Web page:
Astronomers create AI to better communicate their stellar research
An international team of scientists, led by a researcher at The University of Manchester, have developed a novel AI (artificial intelligence) approach to distil technical astronomy terminology into simple understandable English in their recent publication.
The new research is a result of the international RGZ EMU (Radio Galaxy Zoo EMU) collaboration and is transitioning radio astronomy language from specific terms, such as FRI (Fanaroff-Riley Type 1), to plain English terms such as “hourglass” or “traces host galaxy”.
In astronomy, technical terminology is used to describe specific ideas in efficient ways that are easily understandable amongst professional astronomers. However, this same terminology can also become a barrier to including non-experts in the conversation. The RGZ EMU collaboration is building a project on the Zooniverse citizen science platform, which asks the public for help in describing and categorising galaxies imaged through a radio telescope.
Modern astronomy projects collect so much data that it is often impossible for scientists to look at it all by themselves, and a computer analysis can still miss interesting things easily spotted by the human eye.
Micah Bowles, Lead author and RGZ EMU data scientist, said: “Using AI to make scientific language more accessible is helping us share science with everyone. With the plain English terms we derived, the public can engage with modern astronomy research like never before and experience all the amazing science being done around the world.”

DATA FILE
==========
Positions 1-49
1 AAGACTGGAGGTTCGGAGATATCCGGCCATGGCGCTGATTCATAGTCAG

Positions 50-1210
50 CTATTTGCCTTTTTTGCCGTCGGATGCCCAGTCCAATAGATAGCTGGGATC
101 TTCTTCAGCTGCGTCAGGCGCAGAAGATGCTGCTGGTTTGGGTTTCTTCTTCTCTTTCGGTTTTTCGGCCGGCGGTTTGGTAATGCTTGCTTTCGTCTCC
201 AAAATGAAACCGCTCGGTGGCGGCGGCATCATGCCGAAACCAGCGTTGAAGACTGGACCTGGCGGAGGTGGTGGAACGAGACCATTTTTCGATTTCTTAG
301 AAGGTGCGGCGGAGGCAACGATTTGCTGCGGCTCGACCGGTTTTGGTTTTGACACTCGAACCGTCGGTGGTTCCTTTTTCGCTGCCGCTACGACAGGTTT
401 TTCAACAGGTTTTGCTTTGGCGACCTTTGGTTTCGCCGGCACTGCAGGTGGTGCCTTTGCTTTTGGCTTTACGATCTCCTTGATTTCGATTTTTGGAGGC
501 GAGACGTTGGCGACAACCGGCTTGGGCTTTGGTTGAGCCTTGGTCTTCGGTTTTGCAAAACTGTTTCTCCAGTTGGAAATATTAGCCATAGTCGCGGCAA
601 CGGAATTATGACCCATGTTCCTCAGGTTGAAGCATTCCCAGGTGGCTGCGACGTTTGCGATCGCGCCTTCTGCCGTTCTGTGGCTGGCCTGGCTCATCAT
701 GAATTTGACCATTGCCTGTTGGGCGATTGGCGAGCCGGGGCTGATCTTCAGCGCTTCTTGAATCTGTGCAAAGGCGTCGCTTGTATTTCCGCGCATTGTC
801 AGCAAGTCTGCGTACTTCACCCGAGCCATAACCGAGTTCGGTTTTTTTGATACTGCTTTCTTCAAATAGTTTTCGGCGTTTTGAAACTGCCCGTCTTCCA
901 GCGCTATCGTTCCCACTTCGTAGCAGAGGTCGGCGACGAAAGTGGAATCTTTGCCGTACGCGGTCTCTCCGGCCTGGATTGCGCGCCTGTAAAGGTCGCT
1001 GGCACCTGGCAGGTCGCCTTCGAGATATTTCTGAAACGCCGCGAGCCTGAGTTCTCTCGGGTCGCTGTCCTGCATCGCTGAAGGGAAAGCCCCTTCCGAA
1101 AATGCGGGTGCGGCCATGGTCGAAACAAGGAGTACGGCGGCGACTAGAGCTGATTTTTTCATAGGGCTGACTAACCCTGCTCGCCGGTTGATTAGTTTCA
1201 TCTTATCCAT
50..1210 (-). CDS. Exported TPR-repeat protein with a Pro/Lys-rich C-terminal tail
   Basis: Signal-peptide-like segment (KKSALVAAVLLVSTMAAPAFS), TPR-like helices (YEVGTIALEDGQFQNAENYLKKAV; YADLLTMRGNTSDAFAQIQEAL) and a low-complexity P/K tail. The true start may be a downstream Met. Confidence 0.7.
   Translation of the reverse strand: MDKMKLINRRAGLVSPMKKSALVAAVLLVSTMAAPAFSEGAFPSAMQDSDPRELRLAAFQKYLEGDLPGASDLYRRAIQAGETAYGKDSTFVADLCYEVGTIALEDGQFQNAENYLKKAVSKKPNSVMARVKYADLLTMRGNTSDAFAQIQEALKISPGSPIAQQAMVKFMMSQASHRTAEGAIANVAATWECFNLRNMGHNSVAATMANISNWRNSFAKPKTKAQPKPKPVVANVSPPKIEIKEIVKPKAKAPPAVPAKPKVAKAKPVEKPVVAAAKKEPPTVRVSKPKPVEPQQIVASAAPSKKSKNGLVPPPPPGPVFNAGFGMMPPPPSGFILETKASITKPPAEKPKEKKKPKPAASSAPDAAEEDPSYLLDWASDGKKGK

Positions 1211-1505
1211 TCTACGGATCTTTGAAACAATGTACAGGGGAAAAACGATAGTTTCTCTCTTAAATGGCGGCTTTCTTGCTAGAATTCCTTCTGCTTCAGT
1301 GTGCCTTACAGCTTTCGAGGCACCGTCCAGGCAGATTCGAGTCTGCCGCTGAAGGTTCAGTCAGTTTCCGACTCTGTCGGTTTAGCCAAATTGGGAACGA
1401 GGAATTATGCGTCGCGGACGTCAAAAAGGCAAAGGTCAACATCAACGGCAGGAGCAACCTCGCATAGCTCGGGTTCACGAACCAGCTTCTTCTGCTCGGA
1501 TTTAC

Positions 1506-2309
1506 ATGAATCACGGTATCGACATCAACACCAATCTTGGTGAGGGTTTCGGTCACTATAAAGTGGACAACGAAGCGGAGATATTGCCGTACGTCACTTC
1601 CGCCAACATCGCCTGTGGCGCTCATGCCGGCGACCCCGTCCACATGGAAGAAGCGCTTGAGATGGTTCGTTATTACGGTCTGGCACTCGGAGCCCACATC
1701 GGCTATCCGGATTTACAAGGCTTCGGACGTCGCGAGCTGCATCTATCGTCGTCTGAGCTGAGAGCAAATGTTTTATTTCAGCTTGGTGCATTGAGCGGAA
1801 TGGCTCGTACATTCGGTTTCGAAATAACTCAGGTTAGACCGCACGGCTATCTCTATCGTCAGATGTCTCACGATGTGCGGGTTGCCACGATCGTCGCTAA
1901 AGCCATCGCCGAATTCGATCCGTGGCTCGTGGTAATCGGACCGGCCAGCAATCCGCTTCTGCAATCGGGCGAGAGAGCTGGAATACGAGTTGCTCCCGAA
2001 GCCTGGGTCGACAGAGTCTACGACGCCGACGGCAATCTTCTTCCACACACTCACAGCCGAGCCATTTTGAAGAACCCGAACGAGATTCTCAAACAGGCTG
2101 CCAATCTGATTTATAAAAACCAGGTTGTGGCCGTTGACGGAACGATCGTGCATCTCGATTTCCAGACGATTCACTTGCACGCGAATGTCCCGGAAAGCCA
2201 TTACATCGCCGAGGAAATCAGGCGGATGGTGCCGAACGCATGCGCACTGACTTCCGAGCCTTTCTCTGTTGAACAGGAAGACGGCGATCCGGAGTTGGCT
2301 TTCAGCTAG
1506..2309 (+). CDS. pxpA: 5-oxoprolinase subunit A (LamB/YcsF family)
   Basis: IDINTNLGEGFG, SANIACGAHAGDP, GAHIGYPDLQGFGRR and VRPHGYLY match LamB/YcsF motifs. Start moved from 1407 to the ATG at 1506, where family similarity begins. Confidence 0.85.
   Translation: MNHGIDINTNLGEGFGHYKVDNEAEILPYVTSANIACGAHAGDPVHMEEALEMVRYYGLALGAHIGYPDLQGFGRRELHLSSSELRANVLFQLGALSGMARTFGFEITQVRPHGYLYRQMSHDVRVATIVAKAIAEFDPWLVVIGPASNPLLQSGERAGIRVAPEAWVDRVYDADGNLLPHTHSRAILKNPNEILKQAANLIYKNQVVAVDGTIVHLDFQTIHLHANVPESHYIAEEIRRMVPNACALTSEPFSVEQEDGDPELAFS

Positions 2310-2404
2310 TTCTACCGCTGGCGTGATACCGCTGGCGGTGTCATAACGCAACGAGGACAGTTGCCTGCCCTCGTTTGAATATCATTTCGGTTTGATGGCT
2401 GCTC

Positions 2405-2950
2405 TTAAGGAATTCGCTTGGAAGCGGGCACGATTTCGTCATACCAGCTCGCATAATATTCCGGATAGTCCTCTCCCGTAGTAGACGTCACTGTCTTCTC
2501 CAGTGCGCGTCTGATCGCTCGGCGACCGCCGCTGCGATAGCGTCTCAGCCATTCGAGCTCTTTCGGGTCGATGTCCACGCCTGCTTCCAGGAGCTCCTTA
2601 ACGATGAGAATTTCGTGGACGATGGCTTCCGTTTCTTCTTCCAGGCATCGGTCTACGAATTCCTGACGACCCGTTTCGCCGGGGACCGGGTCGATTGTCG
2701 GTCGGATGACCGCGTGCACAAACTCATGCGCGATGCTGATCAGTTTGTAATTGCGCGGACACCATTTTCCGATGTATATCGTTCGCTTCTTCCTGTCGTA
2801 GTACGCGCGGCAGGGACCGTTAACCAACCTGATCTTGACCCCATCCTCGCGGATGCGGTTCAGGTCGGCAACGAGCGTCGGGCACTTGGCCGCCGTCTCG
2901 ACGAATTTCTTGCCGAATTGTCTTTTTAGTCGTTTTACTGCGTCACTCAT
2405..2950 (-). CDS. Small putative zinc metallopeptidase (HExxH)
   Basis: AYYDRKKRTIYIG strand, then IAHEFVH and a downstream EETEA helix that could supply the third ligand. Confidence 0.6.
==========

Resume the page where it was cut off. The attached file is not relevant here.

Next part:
Using AI to make scientific language more accessible is helping us share science with everyone. With the plain English terms we derived, the public can engage with modern astronomy research like never before and experience all the amazing science being done around the world.
Radio telescopes work in a very similar way to satellite dishes, but instead of picking up television signals they can be used to pick up the radio light generated by very energetic astrophysical objects - such as black holes in other galaxies. For many decades, these "radio galaxies” have been categorised into different types by astronomers to help them understand the origins and evolution of the Universe.
Recently, dramatic improvements to radio telescopes around the world have revealed more and more of these radio galaxies, not only making it impossible for professional astronomers to look at each one individually and categorise it, but also introducing new variations that aren’t already captured by existing radio galaxy types. Instead of trying to invent more and more new technical terminology for different types of radio galaxy – and train people to recognise them - the RGZ EMU team saw a different path forward that would enable citizen scientists to participate more fully in their research project.
The RGZ EMU team first asked experts to describe a selection of radio galaxies with their technical terms, and then asked non-experts to describe them in plain English. Using a first of its kind AI based approach developed by the team, they then identified the plain English descriptions which carried the most scientific information. These descriptions, or “tags”, can now be used by anyone to describe radio galaxies — in a way which is meaningful for any English speaker — without any specialist training at all. This work will not only be crucial for the RGZ EMU project, but with ever increasing volumes of data across many areas of science this new AI approach could find use in many more situations where simplified language can accelerate research, collaboration and communication.
Led from Manchester, this research was conducted by researchers from the UK, China, Germany, the USA, the Netherlands, Australia, Mexico, and Pakistan. The data, code and results are all available online.